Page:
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How did they do that? 'Walking Dead' makeup artist on how to win at Halloween

by Kristen Lepore and Michelle Lanz | The Frame

"The Walking Dead''s Greg Nicotero directing his horde of walkers. AMC

How did they do that? If you watch "The Walking Dead," you've probably asked that at least once.

The hit AMC show about surviving after a zombie apocalypse brings viewers a heaping helping of blood, guts and gore every Sunday night. And the show's creators do most of it with actual make-up effects, without the help of computer graphics.

"'The Walking Dead' celebrates the practical aspect of makeup effects and has put it in the forefront of today's pop culture," said Greg Nicotero, who's the head of special effects makeup on the series. "We have always kept it practical because we feel that it's more realistic." 

As an executive producer on "The Walking Dead," Nicotero has found success in scaring the heck out of a record number of TV viewers every week. The fifth season premiere beat all other shows, including Sunday Night Football.

 "Being able to transform people into walking corpses every Sunday night just continues to perpetuate that desire to learn about our business," he said. 

Nicotero joined The Frame to share insider tips on how to be the best at Halloween and really rock your zombie getup. 

Practice makes perfect — even when you're dead

It's not that easy being dead. But there are ways to perfect the moves of an animated corpse. 

Most importantly, don't walk like Frankenstein. That's just one of the "rules of the show" that you'll learn when vying for a spot as a future walker.

"The Walking Dead" holds auditions for wannabe zombies every season, "and we have affectionately named it 'Zombie School,'" said Nicotero. 

"I spend an entire day auditioning people, putting them through some exercises in terms of how fast they walk, what their character is, what their personality is — explaining to them that in many instances their performance can make or break a scene."  

Zombies have feelings, too

You must possess sympathy, anger and pathos in order to be really convincing.

"A winner is somebody who brings a lot of performance," Nicotero said. 

He explains: 

When we shot season one and Rock goes into the park and finds the half-walker girl crawling along the ground, and he kneels next to her, and he pulls the gun out, and he says, 'I'm sorry this happened to you,' — there is emotion; it's not just a monster; but he looks at her and he feels sympathy. We feel a sense of loss, we feel emotion — we also have to feel terror and a threat.

Keep it visually exciting

Video: How it's done

It's Halloween, after all. 

Nicotero said each season of "The Walking Dead" gets a little more gruesome, making the walkers look visually different over time.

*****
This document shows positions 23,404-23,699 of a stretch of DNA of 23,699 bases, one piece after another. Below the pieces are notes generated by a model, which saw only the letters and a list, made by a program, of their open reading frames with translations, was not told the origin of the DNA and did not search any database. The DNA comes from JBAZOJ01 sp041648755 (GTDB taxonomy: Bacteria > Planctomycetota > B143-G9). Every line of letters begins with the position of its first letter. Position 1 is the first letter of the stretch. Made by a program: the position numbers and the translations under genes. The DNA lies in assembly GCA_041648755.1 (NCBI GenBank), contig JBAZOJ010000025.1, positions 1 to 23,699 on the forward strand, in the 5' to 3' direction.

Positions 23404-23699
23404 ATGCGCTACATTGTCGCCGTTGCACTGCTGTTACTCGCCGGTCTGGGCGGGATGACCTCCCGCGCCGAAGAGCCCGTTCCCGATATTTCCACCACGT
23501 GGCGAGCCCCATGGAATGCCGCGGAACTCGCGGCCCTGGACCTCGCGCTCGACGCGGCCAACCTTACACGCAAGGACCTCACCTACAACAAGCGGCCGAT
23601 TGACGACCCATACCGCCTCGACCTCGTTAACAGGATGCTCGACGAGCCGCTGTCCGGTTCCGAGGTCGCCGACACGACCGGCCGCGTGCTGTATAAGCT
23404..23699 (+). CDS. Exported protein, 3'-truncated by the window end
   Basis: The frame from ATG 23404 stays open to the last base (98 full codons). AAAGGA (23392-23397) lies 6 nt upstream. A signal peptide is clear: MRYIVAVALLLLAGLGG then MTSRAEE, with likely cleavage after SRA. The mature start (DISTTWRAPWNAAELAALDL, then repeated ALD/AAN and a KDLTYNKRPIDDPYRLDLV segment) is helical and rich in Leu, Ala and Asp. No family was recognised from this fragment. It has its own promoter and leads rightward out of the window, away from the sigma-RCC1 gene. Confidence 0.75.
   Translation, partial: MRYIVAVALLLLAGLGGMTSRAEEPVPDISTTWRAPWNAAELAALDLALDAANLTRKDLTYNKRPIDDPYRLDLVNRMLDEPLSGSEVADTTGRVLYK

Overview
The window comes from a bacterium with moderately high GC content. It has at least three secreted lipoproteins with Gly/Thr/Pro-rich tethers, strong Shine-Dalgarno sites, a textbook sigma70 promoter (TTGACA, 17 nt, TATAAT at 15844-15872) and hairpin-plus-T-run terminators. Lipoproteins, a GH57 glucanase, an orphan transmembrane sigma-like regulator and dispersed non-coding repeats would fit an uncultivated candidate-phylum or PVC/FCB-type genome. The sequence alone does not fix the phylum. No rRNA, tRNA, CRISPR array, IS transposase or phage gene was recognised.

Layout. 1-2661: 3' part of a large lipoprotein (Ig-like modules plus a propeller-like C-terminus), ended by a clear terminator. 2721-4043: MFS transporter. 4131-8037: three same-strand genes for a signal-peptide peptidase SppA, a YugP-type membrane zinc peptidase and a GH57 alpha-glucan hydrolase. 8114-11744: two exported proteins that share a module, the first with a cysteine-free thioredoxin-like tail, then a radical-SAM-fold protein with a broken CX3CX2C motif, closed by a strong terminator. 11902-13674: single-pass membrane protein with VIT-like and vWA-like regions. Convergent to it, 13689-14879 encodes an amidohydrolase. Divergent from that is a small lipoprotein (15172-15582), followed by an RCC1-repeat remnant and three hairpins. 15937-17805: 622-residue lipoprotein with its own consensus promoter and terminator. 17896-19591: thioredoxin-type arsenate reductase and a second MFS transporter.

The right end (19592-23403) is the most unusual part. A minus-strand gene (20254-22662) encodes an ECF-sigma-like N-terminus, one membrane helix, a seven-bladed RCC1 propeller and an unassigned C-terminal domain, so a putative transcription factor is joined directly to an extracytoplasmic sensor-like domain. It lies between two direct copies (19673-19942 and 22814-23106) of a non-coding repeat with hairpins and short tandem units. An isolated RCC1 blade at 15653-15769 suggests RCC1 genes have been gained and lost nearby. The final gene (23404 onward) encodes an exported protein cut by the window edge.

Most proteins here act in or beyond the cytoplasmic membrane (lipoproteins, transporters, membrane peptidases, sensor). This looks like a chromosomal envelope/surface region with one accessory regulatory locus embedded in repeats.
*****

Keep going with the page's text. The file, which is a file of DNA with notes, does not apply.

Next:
"More and more skin decomposes, more and more bone structure and skeletal traits are visible; sometimes the teeth are broken out; sometimes their beards and their hair grows a little bit longer; sometimes their limbs are missing."

A bloody mess (that doesn't stain)

All of the blood used on "The Walking Dead" is created in-house; Nicotero said the series goes through hundreds of gallons of it every season. That means lots of clean-up. 

So what's the secret to creating stain-free blood? Powdered food coloring.

"You can go to the supermarket and buy red and yellow and green liquid coloring — when I was a little kid that's what I made fake blood out of because that's all that there was," Nicotero said. 

But, he added, "If you use powdered food coloring that you can get at a bakery or a shop that provides bakery supplies, you can use red and yellow powdered food coloring and put a little bit of soap in it and the soap will keep the blood from staining your hands."

The last-minute check-list 

Nicotero said all you really need to turn yourself into a decomposing corpse is liquid latex, a sponge, tissue paper and a hair dryer.

"You can turn yourself into a decomposing corpse by just using the tissue paper to get a little bit of mummified looking skin and stipple a little bit of latex on top of that," he said. "You dry it in front of a hair dryer, and your skin is going to look like it's shriveling."

Plus, you can always use regular pancake makeup to pale people out, he said, "And then follow the contours of your bone structure — darker colors around eyes, darker colors in the contours of your checks. It will make the person look more gaunt."

Are you dressing as a zombie for Halloween? Send us pics on Twitter @theframe.

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